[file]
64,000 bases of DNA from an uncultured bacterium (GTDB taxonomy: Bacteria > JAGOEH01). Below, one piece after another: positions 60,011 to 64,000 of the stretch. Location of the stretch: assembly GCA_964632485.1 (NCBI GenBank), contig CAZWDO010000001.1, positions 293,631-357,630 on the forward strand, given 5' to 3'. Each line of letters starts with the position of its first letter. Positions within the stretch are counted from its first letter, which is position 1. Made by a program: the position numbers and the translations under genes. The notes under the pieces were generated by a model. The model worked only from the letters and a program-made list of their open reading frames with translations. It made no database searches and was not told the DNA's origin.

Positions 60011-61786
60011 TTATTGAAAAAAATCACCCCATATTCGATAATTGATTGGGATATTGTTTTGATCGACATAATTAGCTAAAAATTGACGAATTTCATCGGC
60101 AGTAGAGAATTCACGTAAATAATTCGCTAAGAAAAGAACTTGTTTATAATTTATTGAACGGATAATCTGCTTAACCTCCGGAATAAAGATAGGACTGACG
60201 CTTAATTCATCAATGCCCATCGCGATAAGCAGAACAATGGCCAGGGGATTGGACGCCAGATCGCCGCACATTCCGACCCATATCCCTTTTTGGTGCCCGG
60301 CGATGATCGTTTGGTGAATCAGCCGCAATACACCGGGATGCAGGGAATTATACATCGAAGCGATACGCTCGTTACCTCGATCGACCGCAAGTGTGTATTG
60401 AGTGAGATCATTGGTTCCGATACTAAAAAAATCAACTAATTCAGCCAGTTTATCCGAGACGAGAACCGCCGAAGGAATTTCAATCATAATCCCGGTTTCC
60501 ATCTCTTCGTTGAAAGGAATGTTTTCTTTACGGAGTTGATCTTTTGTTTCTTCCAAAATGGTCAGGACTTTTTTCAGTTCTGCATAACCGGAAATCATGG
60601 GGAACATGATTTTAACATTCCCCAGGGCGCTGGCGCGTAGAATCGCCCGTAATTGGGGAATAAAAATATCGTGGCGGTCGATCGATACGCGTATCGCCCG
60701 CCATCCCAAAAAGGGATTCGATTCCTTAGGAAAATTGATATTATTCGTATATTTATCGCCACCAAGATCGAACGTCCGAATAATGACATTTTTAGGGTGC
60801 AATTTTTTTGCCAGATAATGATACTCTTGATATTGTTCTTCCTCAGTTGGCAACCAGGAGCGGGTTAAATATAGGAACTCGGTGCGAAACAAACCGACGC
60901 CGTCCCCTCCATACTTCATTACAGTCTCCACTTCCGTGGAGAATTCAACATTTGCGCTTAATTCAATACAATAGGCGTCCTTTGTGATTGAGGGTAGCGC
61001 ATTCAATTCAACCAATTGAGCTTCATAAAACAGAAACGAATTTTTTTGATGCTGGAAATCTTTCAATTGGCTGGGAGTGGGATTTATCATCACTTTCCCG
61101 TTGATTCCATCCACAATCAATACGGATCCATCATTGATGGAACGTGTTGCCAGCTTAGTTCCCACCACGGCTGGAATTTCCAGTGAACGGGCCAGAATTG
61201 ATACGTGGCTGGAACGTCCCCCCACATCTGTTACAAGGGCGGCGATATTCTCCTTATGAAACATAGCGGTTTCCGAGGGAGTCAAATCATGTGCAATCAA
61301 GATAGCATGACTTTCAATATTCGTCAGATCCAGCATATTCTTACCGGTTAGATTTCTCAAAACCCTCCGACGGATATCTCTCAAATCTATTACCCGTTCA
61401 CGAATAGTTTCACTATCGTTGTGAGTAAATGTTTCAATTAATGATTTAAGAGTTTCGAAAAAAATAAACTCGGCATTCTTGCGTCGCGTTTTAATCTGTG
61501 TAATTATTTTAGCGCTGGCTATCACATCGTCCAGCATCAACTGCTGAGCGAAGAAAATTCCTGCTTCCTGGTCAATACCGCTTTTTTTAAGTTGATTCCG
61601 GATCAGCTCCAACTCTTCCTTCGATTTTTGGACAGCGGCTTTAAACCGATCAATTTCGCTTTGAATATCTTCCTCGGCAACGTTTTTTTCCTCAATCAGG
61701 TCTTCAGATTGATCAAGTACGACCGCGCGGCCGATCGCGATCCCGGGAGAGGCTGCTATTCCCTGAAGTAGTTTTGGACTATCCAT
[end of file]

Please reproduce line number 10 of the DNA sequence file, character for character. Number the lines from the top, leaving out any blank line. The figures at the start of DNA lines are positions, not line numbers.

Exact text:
60701 CCATCCCAAAAAGGGATTCGATTCCTTAGGAAAATTGATATTATTCGTATATTTATCGCCACCAAGATCGAACGTCCGAATAATGACATTTTTAGGGTGC